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What Are Ambulatory Care Sensitive Conditions?

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  • Written By: Karize Uy
  • Edited By: Lauren Fritsky
  • Last Modified Date: 23 November 2016
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The term “ambulatory care sensitive conditions” is a category of physiological disorders of which severe conditions are considered preventable through medication, home care, and a healthy lifestyle. In this way, occurrences and recurrences of emergency hospitalizations and admissions can also be prevented. There are over 20 disorders that can be classified under this condition, some of which are cardiovascular diseases, diabetes, and hypertension. Other conditions include asthma, chronic urinary tract infections, and gastroenteritis.

Ambulatory care sensitive conditions are also called such because they can also be prevented and managed through “ambulatory care,” which refers to any outpatient treatments or medical examinations. At its simplest, it can be regular consultations with a physician, but can also include biopsies, blood tests and X-rays. Dental procedures and rehabilitation visits, such as after an episode of heart failure, are also classified under ambulatory care. The aim of these services is overall health and wellness not just for those with ambulatory care sensitive conditions, but for every single individual in a community.

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Many illnesses considered to be ambulatory care sensitive conditions are chronic, which means that the patient has been experiencing or will have to experience the illness long-term, perhaps for the rest of his life. They can also be acute or serious. Aside from being managed, they can also be treated outside the hospital. One example is juvenile or type 1 diabetes, in which patients will have to be permanently dependent on insulin. To treat dangerously high or low blood sugar levels that can lead to a coma, patients can administer to themselves insulin shots or consume some glucose tables, respectively.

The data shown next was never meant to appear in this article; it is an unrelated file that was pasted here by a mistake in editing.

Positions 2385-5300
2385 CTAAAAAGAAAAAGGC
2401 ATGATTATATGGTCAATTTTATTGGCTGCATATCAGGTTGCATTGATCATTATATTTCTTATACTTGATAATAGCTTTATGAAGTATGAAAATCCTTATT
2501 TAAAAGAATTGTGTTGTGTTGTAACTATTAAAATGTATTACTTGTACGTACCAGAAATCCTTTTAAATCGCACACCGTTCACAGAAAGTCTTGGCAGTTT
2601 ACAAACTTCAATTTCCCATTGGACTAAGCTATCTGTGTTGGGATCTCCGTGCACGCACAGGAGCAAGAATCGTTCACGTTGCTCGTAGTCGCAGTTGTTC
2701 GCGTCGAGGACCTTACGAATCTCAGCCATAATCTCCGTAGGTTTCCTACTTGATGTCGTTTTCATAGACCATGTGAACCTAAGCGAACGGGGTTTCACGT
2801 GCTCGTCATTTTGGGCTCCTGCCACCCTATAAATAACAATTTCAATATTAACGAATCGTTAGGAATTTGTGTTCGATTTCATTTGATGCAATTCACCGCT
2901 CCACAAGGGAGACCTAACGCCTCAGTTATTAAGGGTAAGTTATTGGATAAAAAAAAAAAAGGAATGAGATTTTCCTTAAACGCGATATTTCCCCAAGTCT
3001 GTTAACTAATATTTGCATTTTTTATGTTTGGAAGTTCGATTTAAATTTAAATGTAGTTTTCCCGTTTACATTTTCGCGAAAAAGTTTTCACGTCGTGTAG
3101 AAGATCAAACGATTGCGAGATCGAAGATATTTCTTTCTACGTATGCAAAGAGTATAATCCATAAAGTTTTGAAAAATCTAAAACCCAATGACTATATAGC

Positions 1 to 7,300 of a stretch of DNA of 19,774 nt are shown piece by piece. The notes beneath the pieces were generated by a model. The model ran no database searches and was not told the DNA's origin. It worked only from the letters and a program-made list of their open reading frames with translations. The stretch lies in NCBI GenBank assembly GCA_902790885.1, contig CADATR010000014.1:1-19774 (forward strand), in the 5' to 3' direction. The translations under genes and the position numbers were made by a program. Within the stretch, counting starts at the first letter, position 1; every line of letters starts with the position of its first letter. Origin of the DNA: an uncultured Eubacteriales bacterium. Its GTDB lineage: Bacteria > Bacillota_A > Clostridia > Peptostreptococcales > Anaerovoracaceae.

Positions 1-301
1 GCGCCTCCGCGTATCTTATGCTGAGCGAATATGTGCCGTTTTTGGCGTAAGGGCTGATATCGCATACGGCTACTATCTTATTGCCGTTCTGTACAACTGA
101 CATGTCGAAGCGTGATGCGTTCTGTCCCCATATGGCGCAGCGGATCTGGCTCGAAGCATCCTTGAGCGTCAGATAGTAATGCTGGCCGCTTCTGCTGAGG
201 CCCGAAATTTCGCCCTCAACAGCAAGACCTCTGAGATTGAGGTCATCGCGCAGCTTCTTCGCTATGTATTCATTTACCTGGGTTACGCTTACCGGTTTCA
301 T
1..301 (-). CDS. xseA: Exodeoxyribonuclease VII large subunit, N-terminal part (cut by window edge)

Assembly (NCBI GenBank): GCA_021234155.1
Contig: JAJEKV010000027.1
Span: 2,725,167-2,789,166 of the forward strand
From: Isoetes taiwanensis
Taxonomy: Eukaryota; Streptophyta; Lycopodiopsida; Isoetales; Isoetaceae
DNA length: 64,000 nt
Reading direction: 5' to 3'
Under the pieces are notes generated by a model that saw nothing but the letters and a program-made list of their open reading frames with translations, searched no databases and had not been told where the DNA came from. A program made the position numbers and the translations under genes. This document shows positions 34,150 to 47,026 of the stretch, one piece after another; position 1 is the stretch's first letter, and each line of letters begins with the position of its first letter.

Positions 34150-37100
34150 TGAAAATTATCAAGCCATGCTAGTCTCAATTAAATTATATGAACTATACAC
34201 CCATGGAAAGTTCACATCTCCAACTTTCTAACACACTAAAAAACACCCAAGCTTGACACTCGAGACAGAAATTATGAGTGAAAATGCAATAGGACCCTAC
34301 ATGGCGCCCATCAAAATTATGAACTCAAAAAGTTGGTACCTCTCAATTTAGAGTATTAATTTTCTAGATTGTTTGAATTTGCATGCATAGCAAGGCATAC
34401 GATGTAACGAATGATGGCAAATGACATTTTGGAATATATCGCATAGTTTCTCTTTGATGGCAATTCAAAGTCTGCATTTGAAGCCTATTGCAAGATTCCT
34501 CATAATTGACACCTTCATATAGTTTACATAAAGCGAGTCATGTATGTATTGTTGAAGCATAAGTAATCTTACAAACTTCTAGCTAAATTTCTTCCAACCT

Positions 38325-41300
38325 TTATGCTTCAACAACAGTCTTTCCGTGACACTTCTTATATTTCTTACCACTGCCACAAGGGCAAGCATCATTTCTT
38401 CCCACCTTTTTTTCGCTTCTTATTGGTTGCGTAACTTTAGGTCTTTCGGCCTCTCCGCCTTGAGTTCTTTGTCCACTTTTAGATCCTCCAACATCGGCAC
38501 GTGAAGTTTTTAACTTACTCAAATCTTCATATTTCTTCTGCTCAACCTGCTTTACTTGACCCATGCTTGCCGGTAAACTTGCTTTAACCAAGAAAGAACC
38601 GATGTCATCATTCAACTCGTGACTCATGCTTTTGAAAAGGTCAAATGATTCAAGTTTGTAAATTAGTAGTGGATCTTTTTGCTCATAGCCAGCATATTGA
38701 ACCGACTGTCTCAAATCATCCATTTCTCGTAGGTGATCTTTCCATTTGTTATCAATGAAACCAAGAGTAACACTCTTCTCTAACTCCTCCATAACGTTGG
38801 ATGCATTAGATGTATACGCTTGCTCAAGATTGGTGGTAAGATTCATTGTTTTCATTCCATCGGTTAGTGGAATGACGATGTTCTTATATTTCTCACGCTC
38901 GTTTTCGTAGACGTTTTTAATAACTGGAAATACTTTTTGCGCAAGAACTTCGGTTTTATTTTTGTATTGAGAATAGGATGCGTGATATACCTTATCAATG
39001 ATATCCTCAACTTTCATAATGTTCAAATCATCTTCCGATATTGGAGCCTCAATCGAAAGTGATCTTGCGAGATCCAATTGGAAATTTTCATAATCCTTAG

Hospital admission rates of ambulatory care sensitive conditions vary, depending on the country or region. For example, admission rates for hypertensive patients increased in the US by 26 percent in the year 2003, while diabetes had the highest admission rate in New South Wales, Australia in 2008. These statistics are very important especially for the government because they determine if the population is given access to ambulatory care, if they have enough resources to live a healthier lifestyle, or if the quality of health care is satisfactory. Generally, high admission rates of those with ambulatory care sensitive conditions suggest that improvement should be made in providing health care to the community, especially to those who have low incomes, are financially-dependent, or are located in rural areas. One way of providing such health services is to set up free clinics or health centers in the locality.

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